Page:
Friday, May 13, 2011

Last typewriter factory standing

I heard yesterday that the last typewriter factory in the world just closed in India.

I didn't know how I felt, because, for one, I had been raised as a writer on fountain pens and manual typewriters. I had taken typing in high school, not knowing where it would lead or when I would need it, and thinking it was going to be an easy credit. (It was.)

I also wrote my first novel on an old Royal typewriter, which I had painted with a roommate's leftover purple nail polish, and peach colored keys. It had a radiohead sticker later in its days, and typed many more than the 320,000 words of my first draft. People usually say: "then you had to type the whole thing again into the computer?" Yes. It was a writing exercise that got rid of all the head-spinning back and forth editing that I end up doing now, and gave me a coherent skeleton to mark up with red pen. It was exactly what I needed.

Typewriters are not like fountain pens. Especially manual (non electric) ones. No longer produced for many years in North America, every one that is sitting in a basement somewhere is a one-of-a-kind artifact, with a unique history like horse drawn furrows or the abacus. Fountain pens are still made, and have been around for thousands of years (yes, thousands, the Egyptians invented them). There is a culture of fountain pens, but typewriters are just babies on the printing scene. The advice I got from my creative writing professor, back in 1993, over a couple (okay, a few) beers at a local pub, I think still holds true. He said if you want to learn how to write a novel, instead of taking all these courses, you take a large stack of paper and a typewriter into a cabin in the woods, and don't come out until you have a novel. Ironically, in 1998 that is exactly what I did after the ice storm crippled the island of Montreal.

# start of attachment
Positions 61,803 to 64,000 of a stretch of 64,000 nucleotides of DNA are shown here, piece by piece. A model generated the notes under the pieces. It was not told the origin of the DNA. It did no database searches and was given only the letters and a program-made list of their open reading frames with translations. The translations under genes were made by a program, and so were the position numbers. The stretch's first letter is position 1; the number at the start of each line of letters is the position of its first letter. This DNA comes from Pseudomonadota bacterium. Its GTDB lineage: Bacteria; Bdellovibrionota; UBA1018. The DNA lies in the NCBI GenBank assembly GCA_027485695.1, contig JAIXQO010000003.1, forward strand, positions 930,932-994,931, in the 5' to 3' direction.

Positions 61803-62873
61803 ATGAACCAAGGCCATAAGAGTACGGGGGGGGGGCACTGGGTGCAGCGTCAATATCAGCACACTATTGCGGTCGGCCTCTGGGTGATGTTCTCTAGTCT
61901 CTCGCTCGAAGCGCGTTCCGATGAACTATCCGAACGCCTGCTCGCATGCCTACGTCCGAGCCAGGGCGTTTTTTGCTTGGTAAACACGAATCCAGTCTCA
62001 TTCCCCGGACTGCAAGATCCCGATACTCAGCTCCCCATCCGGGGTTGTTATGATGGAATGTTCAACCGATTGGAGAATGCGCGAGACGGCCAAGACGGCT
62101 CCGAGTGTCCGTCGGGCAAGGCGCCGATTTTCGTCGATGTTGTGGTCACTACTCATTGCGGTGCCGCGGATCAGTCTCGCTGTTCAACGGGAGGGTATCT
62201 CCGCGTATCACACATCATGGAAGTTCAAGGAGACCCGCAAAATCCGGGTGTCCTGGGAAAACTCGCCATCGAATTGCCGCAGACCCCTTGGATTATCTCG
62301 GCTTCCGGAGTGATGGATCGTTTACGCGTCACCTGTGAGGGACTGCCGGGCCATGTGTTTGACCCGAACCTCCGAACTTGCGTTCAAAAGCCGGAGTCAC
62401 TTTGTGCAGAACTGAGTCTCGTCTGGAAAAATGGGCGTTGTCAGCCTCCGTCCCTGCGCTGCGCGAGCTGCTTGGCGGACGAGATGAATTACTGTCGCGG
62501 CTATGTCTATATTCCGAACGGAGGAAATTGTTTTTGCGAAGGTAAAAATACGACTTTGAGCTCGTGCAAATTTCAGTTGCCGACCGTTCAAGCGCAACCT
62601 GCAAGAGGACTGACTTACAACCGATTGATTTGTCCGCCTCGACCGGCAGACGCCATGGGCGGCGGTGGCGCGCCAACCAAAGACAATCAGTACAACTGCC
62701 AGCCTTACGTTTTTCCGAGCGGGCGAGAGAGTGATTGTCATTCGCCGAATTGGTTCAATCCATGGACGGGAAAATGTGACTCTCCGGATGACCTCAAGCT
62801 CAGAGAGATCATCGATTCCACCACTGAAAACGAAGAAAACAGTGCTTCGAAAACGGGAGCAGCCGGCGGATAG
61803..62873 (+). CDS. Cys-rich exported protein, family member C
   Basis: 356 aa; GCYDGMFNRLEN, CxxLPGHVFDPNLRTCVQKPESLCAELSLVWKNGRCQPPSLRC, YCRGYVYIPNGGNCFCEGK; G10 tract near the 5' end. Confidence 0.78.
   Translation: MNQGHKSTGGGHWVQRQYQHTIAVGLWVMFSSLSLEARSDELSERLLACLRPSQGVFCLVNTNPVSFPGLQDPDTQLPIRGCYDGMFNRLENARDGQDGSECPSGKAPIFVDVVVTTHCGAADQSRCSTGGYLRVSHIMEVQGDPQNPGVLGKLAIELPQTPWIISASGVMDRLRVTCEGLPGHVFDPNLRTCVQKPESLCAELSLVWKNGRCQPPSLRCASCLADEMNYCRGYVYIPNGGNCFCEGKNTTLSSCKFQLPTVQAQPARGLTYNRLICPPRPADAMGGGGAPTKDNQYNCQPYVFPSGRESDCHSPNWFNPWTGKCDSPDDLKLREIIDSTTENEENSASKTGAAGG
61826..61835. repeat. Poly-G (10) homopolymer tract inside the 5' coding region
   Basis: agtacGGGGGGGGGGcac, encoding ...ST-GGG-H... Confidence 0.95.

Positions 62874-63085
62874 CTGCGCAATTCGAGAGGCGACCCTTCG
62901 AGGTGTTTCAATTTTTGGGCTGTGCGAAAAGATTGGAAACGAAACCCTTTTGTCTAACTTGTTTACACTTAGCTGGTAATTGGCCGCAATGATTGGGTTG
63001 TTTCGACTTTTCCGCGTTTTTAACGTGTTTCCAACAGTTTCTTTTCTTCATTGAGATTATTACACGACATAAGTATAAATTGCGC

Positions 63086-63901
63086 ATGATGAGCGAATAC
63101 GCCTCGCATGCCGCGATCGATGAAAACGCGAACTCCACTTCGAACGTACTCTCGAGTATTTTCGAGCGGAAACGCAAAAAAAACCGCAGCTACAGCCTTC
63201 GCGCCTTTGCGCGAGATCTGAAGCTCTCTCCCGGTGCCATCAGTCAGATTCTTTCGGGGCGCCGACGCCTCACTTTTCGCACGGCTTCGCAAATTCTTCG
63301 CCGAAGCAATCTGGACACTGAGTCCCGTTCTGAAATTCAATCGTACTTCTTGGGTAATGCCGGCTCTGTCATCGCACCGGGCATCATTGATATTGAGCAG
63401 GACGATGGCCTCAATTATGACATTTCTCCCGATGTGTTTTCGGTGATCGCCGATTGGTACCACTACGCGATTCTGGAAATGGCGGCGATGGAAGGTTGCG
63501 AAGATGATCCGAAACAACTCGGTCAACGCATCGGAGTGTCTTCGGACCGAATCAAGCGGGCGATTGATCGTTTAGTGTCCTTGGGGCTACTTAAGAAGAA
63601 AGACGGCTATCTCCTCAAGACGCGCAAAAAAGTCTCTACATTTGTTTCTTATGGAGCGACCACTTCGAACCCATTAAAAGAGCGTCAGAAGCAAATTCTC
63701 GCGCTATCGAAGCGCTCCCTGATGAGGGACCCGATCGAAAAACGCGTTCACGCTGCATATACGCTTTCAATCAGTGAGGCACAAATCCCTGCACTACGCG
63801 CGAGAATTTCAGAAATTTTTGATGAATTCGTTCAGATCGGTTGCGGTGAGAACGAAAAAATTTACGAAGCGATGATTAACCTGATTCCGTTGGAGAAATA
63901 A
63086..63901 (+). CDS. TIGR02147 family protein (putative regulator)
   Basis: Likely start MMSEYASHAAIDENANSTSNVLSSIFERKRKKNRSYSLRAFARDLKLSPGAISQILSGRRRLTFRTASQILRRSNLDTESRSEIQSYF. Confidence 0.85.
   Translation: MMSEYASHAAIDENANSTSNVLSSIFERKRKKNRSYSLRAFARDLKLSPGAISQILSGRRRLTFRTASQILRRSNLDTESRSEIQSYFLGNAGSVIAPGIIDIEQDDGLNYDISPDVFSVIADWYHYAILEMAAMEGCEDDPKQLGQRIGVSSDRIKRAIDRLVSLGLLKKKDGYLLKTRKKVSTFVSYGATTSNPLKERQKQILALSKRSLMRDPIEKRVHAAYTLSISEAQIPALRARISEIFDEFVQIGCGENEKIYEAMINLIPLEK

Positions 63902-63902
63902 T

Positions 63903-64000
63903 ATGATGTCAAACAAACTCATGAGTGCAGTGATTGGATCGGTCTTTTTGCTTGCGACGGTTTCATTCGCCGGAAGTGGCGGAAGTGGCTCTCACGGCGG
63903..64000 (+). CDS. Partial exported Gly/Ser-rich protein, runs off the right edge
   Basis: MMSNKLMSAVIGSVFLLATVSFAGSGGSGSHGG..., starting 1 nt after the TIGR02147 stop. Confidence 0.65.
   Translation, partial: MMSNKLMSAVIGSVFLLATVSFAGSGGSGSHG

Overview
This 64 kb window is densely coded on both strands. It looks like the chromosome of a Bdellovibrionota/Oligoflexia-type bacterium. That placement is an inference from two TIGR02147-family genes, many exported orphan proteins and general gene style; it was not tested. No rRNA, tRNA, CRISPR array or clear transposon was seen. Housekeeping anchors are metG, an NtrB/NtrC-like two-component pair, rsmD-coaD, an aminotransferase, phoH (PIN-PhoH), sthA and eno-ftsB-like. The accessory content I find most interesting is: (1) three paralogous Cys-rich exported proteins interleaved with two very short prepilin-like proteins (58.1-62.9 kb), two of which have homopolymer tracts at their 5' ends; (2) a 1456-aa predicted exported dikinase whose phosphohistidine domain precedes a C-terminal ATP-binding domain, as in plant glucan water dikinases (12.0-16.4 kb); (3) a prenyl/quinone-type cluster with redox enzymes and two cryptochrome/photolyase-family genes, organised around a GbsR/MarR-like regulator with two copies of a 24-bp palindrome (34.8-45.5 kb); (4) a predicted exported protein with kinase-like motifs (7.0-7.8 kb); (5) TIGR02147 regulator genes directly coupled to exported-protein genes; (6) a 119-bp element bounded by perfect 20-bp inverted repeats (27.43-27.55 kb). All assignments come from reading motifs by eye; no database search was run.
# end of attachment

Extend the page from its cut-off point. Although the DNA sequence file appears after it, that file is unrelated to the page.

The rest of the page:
Did it work? Hell yes.

I guess I'm trying to say that a computer just doesn't have that same desperation that a project or an author needs to get that novel done. There's always wi-fi, or 3G, there's always a portal to Wikipedia and Facebook, and Twitter. Even out in the Himalayas, you're never really alone.

Ah, the typewriter.

Computers, the criticism goes, are too fast for my fiction writing. I still write most of my fiction with a fountain pen, because, take this however you will, that is the speed of my brain on writing. Then I crank it into a word processor, and somewhere between the two, the humble typewriter, once a revolution in business and the arts, has been lost.

As I type my 75+ wpm, banging off blog entries in minutes, moving words around and correcting errors with ease, perhaps I am sounding like my grandfather. He used to talk about the horse-drawn milk delivery, or local bakeries with the same wistful remembrance the same twinkle in his eye. It all comes down to the same thing he used to say about modern life.

It just isn't the same.

To download my first novel, squeakyclean, click here:


  1. Not to worry! There's still a manufacturer of clear typewriters for prisons.

  2. Ooh, would it be suspicious if I bought me one?